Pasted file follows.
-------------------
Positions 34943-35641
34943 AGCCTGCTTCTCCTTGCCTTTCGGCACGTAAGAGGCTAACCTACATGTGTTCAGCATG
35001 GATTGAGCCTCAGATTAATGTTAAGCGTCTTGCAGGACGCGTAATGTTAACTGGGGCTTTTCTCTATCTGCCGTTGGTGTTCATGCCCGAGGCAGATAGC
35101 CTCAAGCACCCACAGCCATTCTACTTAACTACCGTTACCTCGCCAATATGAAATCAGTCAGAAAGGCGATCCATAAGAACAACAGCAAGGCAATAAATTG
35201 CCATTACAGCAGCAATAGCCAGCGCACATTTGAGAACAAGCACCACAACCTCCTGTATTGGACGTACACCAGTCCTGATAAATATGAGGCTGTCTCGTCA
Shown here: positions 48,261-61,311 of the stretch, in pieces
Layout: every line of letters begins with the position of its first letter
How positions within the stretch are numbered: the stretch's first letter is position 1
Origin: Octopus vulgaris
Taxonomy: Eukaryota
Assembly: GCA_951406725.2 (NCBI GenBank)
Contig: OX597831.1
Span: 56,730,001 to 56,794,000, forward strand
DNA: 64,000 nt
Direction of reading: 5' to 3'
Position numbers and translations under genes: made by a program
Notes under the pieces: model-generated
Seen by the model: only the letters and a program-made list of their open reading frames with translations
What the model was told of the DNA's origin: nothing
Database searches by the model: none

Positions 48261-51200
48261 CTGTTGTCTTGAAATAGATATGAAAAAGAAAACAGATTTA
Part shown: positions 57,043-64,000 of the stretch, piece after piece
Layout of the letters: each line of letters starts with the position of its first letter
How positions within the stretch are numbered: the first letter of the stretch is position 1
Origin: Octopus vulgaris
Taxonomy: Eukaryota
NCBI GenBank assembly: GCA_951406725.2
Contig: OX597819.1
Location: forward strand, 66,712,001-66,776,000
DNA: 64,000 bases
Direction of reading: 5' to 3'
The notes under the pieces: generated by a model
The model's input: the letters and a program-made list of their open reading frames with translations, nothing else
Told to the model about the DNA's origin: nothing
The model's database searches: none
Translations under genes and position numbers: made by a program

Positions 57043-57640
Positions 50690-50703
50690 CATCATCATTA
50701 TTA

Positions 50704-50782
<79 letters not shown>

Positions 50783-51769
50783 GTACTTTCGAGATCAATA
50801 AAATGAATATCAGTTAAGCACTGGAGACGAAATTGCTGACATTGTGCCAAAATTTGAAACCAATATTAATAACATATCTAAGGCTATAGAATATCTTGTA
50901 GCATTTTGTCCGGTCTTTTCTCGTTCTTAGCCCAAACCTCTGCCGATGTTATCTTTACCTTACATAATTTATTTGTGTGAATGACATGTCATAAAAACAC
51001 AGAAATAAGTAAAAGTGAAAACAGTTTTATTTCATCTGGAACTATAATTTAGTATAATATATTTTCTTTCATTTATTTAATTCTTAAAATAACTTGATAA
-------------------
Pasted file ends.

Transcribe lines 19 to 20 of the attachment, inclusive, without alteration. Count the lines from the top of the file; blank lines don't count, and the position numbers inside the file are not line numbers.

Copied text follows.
What the model was told of the DNA's origin: nothing
Database searches by the model: none